BBB warns people of online kitten scam

LEXINGTON, Ky. (WTVQ) – A Rockcastle County family loses hundreds of dollars after trying to buy a kitten online, according to the Better Business Bureau.

They say a man and his animal-loving daughter attempted to adopt a Bengal kitten, drove to Georgia to pick it up.

But instead they were scammed out of $350 by a phony website offering the pets.

According to the BBB, the man and his 14-year-old daughter found a website called “deluxecattery.com” which featured many photos of exotic Bengal kittens.

Officials say they all had names, with details about how the kittens were cared for.

They say he called the phone number on the site, which had a Georgia area code, and was sent forms to fill out via email.

“The cats are expensive, but this website had them for a little bit less than other sites,” the victim said. “Then they wanted a $350 down payment, which seemed reasonable.  They offered shipping for a little more, but I decided to drive down with my daughter to pick up the kitty.”

They say the man was asked to pay via Amazon gift cards, which he provided.

According to the BBB, the victim and his daughter drove several hours to an address near Atlanta given by the “Deluxe Cattery” where they could pick up their new pet.

When they knocked on the door of the nicely kept home, the owner answered.

They say the owner had no idea what the man and his daughter were talking about.

His emails and calls to the website operators have gone unanswered.

BBB’s investigation of the “Deluxecattery.com” site showed several red flags:

  • No physical address given. A phone number on the website has a Georgia area code, but the website claims to have a breeding establishment in Lewis Center, Ohio.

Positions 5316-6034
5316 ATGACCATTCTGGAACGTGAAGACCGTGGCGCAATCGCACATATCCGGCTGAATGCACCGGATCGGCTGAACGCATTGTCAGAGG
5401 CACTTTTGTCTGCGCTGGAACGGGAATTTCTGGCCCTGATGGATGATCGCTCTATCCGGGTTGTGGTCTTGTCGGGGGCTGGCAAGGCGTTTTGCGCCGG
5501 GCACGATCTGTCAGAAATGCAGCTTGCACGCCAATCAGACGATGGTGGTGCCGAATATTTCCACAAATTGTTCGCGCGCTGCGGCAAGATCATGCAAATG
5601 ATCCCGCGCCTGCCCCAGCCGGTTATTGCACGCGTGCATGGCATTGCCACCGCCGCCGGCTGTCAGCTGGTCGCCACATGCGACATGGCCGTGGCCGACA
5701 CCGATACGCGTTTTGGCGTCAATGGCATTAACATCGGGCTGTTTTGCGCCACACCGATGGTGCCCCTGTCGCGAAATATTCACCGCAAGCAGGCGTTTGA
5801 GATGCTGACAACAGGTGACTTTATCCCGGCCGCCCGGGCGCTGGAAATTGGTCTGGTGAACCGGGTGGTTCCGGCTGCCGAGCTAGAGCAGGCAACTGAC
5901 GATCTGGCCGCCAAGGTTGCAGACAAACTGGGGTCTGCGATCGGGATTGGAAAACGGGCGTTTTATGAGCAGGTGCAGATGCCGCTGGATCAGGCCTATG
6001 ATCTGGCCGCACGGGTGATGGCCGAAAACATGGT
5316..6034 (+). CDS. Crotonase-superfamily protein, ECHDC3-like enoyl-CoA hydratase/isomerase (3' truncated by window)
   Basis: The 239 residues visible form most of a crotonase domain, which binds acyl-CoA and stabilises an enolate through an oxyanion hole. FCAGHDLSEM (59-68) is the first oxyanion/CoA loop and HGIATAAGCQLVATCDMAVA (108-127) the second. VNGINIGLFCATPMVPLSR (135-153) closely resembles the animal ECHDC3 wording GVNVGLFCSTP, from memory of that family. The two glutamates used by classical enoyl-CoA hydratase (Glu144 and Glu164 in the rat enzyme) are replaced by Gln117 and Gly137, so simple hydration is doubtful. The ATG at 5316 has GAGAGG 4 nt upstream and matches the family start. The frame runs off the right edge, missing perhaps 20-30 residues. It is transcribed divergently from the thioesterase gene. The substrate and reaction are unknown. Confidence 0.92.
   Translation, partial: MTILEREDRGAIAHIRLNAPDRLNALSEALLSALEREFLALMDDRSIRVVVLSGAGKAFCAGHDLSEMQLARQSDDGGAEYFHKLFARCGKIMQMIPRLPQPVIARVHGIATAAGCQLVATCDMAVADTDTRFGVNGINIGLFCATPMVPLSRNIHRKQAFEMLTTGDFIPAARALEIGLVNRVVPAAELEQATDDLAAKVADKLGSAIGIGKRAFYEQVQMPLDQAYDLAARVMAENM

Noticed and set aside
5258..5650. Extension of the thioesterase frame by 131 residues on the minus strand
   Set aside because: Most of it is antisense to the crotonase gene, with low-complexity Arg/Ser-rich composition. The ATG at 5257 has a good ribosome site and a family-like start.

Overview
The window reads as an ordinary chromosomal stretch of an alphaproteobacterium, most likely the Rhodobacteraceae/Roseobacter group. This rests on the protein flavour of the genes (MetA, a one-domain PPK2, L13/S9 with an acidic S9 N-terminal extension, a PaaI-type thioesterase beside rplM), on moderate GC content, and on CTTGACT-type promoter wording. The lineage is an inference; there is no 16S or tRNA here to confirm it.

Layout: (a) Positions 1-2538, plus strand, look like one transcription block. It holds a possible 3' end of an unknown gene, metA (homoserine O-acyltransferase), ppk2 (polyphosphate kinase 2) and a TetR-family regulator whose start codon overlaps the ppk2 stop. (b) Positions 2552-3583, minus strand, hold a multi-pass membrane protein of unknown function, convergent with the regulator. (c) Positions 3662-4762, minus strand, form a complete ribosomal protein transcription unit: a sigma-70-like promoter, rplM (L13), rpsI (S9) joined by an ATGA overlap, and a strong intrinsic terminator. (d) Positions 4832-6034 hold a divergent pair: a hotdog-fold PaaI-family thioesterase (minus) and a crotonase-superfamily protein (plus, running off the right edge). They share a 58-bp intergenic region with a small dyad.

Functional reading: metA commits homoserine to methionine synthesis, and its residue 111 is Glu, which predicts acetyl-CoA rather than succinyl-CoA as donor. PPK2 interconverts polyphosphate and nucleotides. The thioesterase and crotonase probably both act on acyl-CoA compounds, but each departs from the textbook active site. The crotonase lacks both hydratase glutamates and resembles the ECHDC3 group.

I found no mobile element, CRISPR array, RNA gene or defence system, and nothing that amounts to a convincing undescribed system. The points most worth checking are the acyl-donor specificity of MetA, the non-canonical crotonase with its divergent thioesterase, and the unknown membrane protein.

• The website claims “We are a responsible, loving, family owned cattery and a member of TICA (The International Cat Association).” A check of that website’s membership roster shows no listing of that cattery.
  • BBB searched some of the testimonials from “Deluxecattery.com” on the Internet and found them, word-for-word, on other cattery sites from customer reviews. One even appeared on a site selling Maltese puppies. This is a common red flag of phony pet sites.
  • The website looks professionally done; however there are a few places where odd syntax and grammar are used, which may indicate the website operates from outside the U.S. A search of the site name shows it is registered to a domain company that appears to be based in Panama.

BBB offers these tips for avoiding fraudulent online pet sellers:

  • Don’t buy a pet without seeing it in person.  Do an internet search of the picture of the pet you are considering and any customer testimonials.  If either appears on multiple websites, you may be dealing with a fraud.
  • Never pay a stranger by an untraceable methods, such as Western Union or reloadable cash cards (Amazon, iTunes, etc.) Once the scammer has the information from the cards, he can empty it and you cannot recover the value.  Use a credit card in case you need to dispute charges.
  • Research prices for the breed you are interested in adopting. If someone is advertising a purebred or exotic pet for free or at a deeply discounted price, it could be a scam.
  • Verify any affiliation claims by the seller with the organization, such as The International Cat Association or other memberships and certifications. Do a search online of the breeder to see if any questionable articles appear.

Consumers may report scams to BBB Scam Tracker at www.bbb.org/scamtracker.

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